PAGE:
Health insurance is one of the most complicated things people have to deal with in their everyday lives. Given the rising cost of health care over the years, though, going without health insurance can be a ticket to financial disaster if you suffer an unexpected illness or injury. Because of the huge need for protection from high medical costs, the health insurance industry has drawn a lot of attention not just from policymakers seeking to make insurance more available and affordable, but also from investors looking for ways to profit from insurance companies that provide a product in high demand.
What is health insurance?
The idea behind health insurance is incredibly simple. Policyholders pay premiums in exchange for coverage of certain medical services, for which they have all or a portion of their related expenses paid by the insurance company. In effect, those policyholders who go through a given year without needing any medical care end up subsidizing other policyholders who need substantial care. Overall, though, the insurer providing the health insurance aims to keep total covered costs under its policies below the amount it collects in premiums, leaving enough left over to provide a respectable profit.
Health-insurance companies are regulated by the states in which they do business, with state insurance commissions generally putting restrictions on the ability of companies to set premium rates for their policyholders. At the same time, health insurers are also increasingly subject to the impact of reimbursement rates set by programs like Medicare and Medicaid, which make up a substantial portion of their overall coverage expenses, and therefore dramatically affect their profitability.
What is the history of the health insurance industry?
Health insurance first became available in the U.S. in the 19th century, but it focused exclusively on major accidents and injuries, and therefore resembled modern disability insurance. Although hospitals began offering prepaid health-services arrangements as early as the Great Depression, it wasn't until more recently that coverage for out-of-pocket health expenses became more widespread.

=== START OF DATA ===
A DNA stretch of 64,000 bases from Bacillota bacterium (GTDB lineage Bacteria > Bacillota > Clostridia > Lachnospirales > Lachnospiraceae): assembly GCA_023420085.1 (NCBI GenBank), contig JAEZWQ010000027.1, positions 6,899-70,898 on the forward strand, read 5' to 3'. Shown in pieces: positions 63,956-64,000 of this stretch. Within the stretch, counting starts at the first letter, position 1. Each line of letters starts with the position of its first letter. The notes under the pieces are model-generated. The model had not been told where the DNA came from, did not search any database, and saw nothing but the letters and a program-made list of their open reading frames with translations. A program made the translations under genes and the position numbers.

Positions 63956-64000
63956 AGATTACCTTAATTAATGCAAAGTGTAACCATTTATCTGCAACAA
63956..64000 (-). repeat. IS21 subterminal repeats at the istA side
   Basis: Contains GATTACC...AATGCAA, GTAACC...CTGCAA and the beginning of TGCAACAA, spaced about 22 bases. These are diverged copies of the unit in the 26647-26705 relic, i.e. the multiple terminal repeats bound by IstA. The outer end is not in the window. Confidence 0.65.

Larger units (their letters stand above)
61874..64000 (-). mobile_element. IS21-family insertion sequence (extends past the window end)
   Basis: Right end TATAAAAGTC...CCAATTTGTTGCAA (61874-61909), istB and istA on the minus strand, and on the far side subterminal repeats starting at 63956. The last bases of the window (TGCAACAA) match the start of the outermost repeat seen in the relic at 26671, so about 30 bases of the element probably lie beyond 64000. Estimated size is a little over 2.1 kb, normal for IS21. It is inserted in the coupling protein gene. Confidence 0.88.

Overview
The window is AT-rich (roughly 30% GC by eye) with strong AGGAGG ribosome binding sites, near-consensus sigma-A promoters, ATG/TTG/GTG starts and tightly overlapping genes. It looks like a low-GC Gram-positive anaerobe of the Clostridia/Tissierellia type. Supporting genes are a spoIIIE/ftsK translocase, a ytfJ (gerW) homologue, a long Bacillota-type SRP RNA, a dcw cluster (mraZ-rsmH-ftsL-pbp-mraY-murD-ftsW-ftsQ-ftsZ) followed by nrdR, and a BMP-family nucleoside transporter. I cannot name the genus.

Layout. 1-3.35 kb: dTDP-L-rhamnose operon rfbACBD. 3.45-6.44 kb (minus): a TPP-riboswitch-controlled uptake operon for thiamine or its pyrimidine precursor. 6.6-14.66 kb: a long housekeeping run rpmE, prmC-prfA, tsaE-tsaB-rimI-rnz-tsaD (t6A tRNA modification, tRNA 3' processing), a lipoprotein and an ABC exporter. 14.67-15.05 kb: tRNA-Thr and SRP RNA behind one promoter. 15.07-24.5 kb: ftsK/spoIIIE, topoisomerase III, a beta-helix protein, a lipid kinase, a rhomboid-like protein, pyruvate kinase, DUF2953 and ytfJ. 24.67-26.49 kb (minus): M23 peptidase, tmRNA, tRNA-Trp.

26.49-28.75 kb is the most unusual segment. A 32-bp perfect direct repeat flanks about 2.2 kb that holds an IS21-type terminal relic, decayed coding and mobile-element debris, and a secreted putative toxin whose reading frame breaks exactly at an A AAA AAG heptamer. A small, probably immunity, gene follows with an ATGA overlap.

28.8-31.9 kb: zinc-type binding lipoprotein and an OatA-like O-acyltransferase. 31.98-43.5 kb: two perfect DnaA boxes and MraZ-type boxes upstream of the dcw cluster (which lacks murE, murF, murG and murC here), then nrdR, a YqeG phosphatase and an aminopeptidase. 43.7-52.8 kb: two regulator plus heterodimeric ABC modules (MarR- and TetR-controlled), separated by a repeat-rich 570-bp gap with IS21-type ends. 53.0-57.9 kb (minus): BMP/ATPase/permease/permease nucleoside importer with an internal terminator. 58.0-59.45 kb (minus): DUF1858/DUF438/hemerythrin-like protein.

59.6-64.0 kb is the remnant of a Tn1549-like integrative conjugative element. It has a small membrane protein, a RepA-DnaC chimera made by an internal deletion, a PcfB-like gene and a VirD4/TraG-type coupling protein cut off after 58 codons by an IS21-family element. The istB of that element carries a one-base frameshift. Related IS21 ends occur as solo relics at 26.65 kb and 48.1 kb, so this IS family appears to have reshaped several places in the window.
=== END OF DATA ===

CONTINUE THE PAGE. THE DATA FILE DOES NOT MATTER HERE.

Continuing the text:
In many ways, the evolution of health insurance has taken it beyond the ordinary definition of insurance. Typically, people need insurance for events that are rare but highly costly, such as a car accident or the destruction of a home. By contrast, nearly everyone needs at least some health-care services, and so modern health insurance has more of a health-savings function than the usual catastrophic-loss prevention motive of more typical insurance policies.
How many health insurance companies are there?
If you look at a list of all the health insurance providers in the U.S., you'll find hundreds of different names. But when you look closely at the corporate structures of their parent companies, you'll find that most health insurance comes from one of just a few dozen health insurance giants.
What many people don't realize, though, is that employers often self-insure all or part of their health insurance exposure. Working with health insurance providers to manage costs, these employers seek to reduce their overall expenses and thereby save money. As a result, the thousands of employers offering health insurance effectively add to the total number of insurance-providing entities in the U.S. marketplace.
Why invest in health insurance companies?
Traditionally, insurance companies have made good conservative investments. Operating under the regulatory framework puts a limit on the amount of profit insurance companies are allowed to earn, but at the same time, regulation represents a barrier to entry for would-be competitors, and also allows at least a modest profit.
Moreover, many health insurance companies have gone beyond their traditional business lines to seek out more promising opportunities. Ancillary services such as pharmacy-benefit management and employee education give health insurance companies a chance to earn additional revenue in related areas while also controlling their costs and boosting their potential profit.
It's important to understand that not all health insurance companies are alike. Some insurers focus on providing services under government programs like Medicare and Medicaid. This has the benefit of ensuring payment, but it also comes subject to guidelines on things like maximum reimbursement rates. Large businesses also make good clients, with a broad mix of employees providing a reasonably large risk pool that can reduce the chance of unexpected losses. By contrast, individual policies can be comparatively risky, as all it takes is a single illness or injury to make any single individual policy massively unprofitable.
Overall, investing in health insurance during a time of reform carries some risks, but the opportunities for profit are still extensive. Looking more closely at how health insurance companies earn money will help you be a smarter policyholder, and it will give you valuable insight on investing in those companies.
Dan Caplinger has no position in any stocks mentioned. The Motley Fool has no position in any of the stocks mentioned. Try any of our Foolish newsletter services free for 30 days. We Fools may not all hold the same opinions, but we all believe that considering a diverse range of insights makes us better investors. The Motley Fool has a disclosure policy.